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Letters to the Editor

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Tuesday, November 2, 2004




Let crosswalk violators pay for their mistakes

I'm pretty sure there is a law that indicates if a person is in or about to enter a marked crosswalk, the approaching vehicles from both directions are required to yield to the pedestrian. But make an attempt to cross a street anywhere on this island and guess what will happen? The drivers will not stop! Another source of revenue for the state via a ticket to the drivers? It's also a safety issue.

Darrell Yuson
Kailua

Lunalilo ramp closure should be permanent

I commend the Department of Transportation's plan to extend the Lunalilo onramp closure project. While I can understand the concerns of Makiki residents, the closure results in a significant improvement in traffic flow on H-1 and a reduction in commute time from East Honolulu. I'm sure that the department can make adjustments on other streets to help Makiki residents.

I notice that on weekends and other times when the Lunalilo onramp is open, there is a significant slowdown as drivers getting off the H-1 to Vineyard have to merge with those using the onramp. I would like the onramp to remain closed all the time because it would relieve a constant bottleneck on the H-1. Having an onramp and an offramp in the same location is bad traffic design, and the results of the test show it.

I urge the Department of Transportation to make the onramp closure permanent.

John Ishihara
East Honolulu

Drug solicitation tops visitors' complaints

I recently attended the Travel and Tourism Research Association's "Beyond Visitor Satisfaction" conference in Waikiki, where visitor dissatisfaction also was discussed.

In 2003, the state Department of Economic Development and Tourism interviewed 10,000 visitors hailing from all of Hawaii's major market areas; U.S., Japan and Canada. More than 90 percent said they had "no problems" while in Hawaii.

On the other hand, the largest "safety issue" in Hawaii in 2003 involved being "solicited by drug dealers." There were more than twice as many of these complaints than there were of being "solicited by prostitutes," or having their "valuables stolen," "room vandalized/robbed," "car vandalized/robbed" or even "physical violence."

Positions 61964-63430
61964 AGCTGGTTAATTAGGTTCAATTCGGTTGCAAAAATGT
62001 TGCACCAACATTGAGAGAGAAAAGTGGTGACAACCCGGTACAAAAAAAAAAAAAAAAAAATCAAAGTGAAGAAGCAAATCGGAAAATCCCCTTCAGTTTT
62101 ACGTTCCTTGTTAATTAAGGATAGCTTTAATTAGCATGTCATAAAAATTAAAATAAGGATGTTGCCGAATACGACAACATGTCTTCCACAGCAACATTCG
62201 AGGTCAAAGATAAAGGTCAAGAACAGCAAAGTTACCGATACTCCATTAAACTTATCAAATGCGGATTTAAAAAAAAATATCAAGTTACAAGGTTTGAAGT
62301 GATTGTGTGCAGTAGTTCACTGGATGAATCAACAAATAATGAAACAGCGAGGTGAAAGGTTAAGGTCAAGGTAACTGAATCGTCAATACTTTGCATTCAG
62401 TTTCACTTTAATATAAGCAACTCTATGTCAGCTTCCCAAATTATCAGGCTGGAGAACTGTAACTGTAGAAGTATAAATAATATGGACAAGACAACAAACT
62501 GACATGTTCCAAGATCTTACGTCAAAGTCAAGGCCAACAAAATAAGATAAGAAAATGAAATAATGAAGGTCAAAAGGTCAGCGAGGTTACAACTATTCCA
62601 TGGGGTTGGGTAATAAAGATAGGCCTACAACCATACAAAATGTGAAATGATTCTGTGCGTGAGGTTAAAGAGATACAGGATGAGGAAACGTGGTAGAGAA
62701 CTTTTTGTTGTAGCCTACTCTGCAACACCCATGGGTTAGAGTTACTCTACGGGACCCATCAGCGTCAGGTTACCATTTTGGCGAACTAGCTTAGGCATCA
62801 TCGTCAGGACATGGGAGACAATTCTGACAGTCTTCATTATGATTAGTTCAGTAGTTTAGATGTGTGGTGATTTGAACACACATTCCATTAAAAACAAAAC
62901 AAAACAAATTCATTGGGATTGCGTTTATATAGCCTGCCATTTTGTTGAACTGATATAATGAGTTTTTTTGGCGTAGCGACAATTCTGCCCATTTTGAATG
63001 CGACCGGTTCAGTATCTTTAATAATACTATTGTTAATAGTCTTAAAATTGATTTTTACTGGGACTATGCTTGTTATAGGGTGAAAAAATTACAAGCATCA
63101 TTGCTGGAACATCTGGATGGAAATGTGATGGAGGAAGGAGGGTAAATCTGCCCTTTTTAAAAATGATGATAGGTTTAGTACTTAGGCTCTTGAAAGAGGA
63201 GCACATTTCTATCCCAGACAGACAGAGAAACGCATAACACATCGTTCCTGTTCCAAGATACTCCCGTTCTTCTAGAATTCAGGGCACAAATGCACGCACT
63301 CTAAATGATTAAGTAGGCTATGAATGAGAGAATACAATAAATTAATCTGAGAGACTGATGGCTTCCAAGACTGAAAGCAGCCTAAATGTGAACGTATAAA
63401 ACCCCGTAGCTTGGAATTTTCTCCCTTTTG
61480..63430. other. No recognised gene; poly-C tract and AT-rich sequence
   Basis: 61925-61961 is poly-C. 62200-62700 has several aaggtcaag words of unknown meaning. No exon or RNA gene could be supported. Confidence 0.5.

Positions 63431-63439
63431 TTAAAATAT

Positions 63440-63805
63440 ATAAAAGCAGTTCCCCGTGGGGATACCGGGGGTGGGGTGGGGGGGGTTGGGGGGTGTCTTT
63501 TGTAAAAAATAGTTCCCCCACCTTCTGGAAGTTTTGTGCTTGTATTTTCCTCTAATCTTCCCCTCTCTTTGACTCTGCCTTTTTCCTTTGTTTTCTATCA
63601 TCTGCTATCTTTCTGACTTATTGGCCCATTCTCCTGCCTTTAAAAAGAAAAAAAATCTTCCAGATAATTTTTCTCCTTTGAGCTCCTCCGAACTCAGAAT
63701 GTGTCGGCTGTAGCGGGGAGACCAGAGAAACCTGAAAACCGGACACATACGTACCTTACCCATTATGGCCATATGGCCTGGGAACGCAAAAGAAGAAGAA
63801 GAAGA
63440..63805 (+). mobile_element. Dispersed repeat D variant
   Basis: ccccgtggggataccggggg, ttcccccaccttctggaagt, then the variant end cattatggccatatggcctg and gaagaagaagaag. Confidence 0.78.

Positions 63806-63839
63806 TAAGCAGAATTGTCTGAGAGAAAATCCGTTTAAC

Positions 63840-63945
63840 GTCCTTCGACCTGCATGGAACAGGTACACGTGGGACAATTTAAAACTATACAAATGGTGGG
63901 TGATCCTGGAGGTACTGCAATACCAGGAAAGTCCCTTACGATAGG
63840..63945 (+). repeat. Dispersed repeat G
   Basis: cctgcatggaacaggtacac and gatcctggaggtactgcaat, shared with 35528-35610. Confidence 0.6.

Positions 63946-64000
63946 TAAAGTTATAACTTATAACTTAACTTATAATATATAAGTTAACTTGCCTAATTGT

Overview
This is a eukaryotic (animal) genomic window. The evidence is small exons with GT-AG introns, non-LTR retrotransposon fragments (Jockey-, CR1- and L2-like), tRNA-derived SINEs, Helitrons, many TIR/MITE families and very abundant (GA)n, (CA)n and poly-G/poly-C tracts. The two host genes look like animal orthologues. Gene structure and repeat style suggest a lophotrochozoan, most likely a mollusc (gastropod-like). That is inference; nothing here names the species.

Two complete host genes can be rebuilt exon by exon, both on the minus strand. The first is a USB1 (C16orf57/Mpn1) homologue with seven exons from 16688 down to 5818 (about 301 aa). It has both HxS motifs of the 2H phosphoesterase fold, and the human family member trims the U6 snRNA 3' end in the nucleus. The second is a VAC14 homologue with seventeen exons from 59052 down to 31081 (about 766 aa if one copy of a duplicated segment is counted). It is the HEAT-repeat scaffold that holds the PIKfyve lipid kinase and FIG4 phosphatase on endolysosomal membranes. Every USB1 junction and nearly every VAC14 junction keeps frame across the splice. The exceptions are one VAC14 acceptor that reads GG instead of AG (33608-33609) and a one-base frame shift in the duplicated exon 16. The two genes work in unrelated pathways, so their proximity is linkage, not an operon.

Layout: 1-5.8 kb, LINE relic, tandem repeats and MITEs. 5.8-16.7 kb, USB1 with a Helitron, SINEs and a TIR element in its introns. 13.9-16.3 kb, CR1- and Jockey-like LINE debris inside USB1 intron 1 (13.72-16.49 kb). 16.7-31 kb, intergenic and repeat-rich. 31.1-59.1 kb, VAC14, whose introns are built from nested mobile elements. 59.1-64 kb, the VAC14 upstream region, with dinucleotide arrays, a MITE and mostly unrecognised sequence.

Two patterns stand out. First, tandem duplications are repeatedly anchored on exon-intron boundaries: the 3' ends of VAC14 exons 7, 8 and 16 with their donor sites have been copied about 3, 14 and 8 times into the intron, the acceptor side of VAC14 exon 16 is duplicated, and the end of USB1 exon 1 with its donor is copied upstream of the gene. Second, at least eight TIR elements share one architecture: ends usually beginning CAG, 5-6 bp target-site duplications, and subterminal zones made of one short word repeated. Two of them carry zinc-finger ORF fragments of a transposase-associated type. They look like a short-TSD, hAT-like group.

For this reason, I am a little dismayed at Governor Lingle's failure to fund the total drug control program passed by the recent Legislature. The Republicans argue that the current passed and partially funded drug program is less effective than the program proposed by the Republicans. But the facts is that it is a step in the right direction.

When our main industry's major complaint is drugs, community leaders need to act aggressively. Hawaii needs an aggressive drug control program now, Republican or Democrat designed.

Bob Hampton
Waikiki Beach Activities

'Support troops' decals really do help

If you read Joseph Gedan's Gathering Place on Oct. 31, you probably thought, "Oh, now I won't buy any more of those ribbon decals because it 'does nothing to actually support our troops.'" Please don't belittle the ribbon decals and stickers as useless or worthless. There are many Family Readiness Groups of the units already deployed or getting ready to deploy to Iraq that are fund raising to help those soldiers and their families, including the sale of ribbon magnets and window decals. The funds go toward sending care packages and supplies to the soldiers. They also provide for activities and refreshments for families, like at the recent kids' visit to the pumpkin patch and Ewa Train Ride.

When you are asked by non-retail FRG volunteers if you're interested in a ribbon magnet, a decal or a Support the Troops T-Shirt, please donate and know that you are not just "sitting on the sidelines cheering," but your donation is actually spent, dollar for dollar, for soldiers and their loved ones' benefit.

I respect the remainder of Gedan's letter, which addresses the big picture. Please respect the small successes the FRGs contribute to the soldiers and families through these fund-raising activities.

Irlene S. Torres
Waipahu

Why build university in flood zone, anyway?

What engineering geniuses made sufficient campaign contributions to convince our bonehead politicians to permit building a university and some schools in flood-prone zones, diverting teacher pay raises to avoidable repairs?

This is a field day for investigative reporters. But who cares anyway? Let your children pay.

Jeff Bigler
Wailuku, Maui

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